Achieving social justice through financial inclusion

The revision of the Consumer Credit Directive is an opportunity to empower citizens by improving their access to finance.
Source: Foundation for the Development of Financial Markets (FRRF)

By Agnieszka Wachnicka

Agnieszka Wachnicka is President of the Foundation for the Development of Financial Markets (FRRF)

06 Jun 2022

Going under the radar, the revision of the Consumer Credit Directive, as part of the Commission’s New Consumer Agenda, marks a pivotal moment to ensure greater levels of consumer protection and the sustainable development of the financial sector, in light of the accelerated digitalisation of consumer credit lending practices. Although FRRF, the association that represents the largest non-banking financial institutions (NBFIs) operating in Poland, fully supports these ambitions, some proposals may entail risks that unintentionally have adverse effects on consumers and interrupt access to affordable credit for European citizens.

The NBFI market, worth €18.5bn in the EU, plays a fundamental role as a key vector of financial inclusion but also as a source of competition in the provision of financial services. In dealing mainly with small amount short- or medium-term loans, NBFIs are a crucial source of finance, notably for lower-income individuals in less-economically developed EU Member States that want to improve their standard of living but are unable to do so with their disposable income.

In contrast to the Commission’s text, certain aspects of the Parliament’s proposals seem to be relatively disconnected from any previous impact assessment and overlook the importance of the economic and social role of NBFIs, especially in the context of rampant inflation and the degradation of Europeans’ purchasing power. Those particular mechanisms, put forward under the premise of consumer protection, promise not only to be ineffective but are likely to instead shift excessive risk and increased costs to consumers.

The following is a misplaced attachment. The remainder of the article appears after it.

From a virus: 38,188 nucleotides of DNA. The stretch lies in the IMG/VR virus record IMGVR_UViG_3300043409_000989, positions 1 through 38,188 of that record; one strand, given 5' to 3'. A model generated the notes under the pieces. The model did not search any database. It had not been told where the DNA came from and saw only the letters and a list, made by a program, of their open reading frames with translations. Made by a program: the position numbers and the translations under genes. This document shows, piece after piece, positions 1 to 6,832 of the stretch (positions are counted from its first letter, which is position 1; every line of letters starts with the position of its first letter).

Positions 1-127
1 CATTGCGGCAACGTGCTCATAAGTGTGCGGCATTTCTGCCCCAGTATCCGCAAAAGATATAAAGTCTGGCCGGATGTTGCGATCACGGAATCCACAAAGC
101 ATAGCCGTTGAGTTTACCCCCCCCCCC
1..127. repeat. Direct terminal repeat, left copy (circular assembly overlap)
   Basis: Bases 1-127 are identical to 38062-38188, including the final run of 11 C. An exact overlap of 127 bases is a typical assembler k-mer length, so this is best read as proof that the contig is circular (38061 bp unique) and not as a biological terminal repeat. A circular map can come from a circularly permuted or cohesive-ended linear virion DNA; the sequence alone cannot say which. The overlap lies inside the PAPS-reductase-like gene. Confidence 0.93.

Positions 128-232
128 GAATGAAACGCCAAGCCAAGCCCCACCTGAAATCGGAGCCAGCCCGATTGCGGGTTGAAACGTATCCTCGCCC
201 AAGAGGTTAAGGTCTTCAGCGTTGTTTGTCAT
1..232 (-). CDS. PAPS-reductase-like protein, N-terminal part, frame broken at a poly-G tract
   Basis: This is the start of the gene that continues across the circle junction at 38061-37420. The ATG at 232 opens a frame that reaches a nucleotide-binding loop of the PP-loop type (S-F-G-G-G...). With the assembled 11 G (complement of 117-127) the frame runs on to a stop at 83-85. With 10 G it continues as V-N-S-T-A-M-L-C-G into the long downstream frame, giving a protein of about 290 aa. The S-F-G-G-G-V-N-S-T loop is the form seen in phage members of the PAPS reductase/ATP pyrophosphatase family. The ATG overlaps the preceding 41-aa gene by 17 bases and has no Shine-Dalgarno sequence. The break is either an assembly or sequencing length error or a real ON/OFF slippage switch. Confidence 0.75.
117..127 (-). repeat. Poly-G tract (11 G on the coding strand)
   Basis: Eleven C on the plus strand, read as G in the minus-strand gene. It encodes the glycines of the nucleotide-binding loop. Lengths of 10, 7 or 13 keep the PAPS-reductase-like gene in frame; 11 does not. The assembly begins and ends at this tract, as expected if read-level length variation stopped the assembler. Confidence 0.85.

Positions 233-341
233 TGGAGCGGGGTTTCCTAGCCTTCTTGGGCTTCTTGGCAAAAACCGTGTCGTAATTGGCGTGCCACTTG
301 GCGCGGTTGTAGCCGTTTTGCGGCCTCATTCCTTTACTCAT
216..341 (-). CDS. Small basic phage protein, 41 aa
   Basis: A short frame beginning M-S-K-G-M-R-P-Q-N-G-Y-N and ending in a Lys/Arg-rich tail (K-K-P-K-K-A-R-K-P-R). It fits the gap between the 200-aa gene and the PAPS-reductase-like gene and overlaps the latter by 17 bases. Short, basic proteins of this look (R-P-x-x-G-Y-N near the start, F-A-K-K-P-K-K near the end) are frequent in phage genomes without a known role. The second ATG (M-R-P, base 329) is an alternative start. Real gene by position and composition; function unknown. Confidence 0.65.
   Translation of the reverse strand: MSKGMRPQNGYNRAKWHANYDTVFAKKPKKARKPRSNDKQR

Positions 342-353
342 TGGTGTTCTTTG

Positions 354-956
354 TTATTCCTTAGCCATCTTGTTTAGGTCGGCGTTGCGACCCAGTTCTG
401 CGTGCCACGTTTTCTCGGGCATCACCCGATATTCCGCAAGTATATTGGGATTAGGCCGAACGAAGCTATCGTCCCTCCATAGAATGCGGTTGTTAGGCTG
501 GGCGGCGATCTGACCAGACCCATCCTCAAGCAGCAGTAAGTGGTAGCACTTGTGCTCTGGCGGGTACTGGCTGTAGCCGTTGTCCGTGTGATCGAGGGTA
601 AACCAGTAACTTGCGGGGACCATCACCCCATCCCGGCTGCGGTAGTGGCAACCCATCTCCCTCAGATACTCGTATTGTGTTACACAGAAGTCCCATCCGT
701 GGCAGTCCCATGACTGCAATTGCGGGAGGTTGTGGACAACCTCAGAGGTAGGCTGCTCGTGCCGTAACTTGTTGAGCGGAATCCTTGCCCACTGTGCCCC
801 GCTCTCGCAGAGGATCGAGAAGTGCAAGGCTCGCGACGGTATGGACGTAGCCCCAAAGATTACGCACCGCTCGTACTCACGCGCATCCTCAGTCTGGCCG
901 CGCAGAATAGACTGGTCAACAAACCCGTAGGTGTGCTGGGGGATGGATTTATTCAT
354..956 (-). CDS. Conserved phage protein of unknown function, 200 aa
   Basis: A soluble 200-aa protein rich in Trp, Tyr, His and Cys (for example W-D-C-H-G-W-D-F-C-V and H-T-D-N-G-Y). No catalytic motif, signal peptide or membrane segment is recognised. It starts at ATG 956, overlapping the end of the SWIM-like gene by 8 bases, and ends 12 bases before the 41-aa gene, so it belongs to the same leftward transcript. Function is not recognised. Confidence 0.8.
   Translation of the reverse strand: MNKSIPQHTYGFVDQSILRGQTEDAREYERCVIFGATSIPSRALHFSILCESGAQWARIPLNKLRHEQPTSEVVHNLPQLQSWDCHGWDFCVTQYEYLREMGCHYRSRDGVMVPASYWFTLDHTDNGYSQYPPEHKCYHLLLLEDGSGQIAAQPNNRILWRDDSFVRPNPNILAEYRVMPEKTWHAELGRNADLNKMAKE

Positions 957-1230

By way of example, while EU legislators expect creditworthiness assessments to be conducted thoroughly by creditors, by limiting the scope of information that can be used to economic and financial data only, the legislators unintentionally expose consumers to an increased risk of over-indebtedness and insolvency, which needn’t be the case if relevant behavioural data can be duly evaluated. Policymakers should not ignore the fact that not only the ability but also the willingness to repay the debt should be duly assessed, and this lies in the interest of the consumer.

Policymakers should not ignore the fact that not only the ability but also the willingness to repay the debt should be duly assessed, and this lies in the interest of the consumer”

Beyond this, the reduction in the cost of consumer credit across the EU, although desirable, may result in the economic non-viability of certain loan offers, if applied using incorrect or too-low cost capping parameters. The financially vulnerable, i.e. those who involve the highest risk, will subsequently be the first to be refused financing. In the absence of NBFIs, these consumers have an increased tendency to file for bankruptcy or are driven towards unregulated or even illegal credit lenders.

With discussions already under way in the European Parliament and Council, FRRF therefore urgently calls for a balanced and proportionate approach to the Consumer Credit Directive that empowers consumers by providing them with the ability to access the sources that meet their specific financing needs. Only through financial inclusion can meaningful social justice be truly achieved.



This article reflects the views of the author and not the views of The Parliament Magazine or of the Dods Group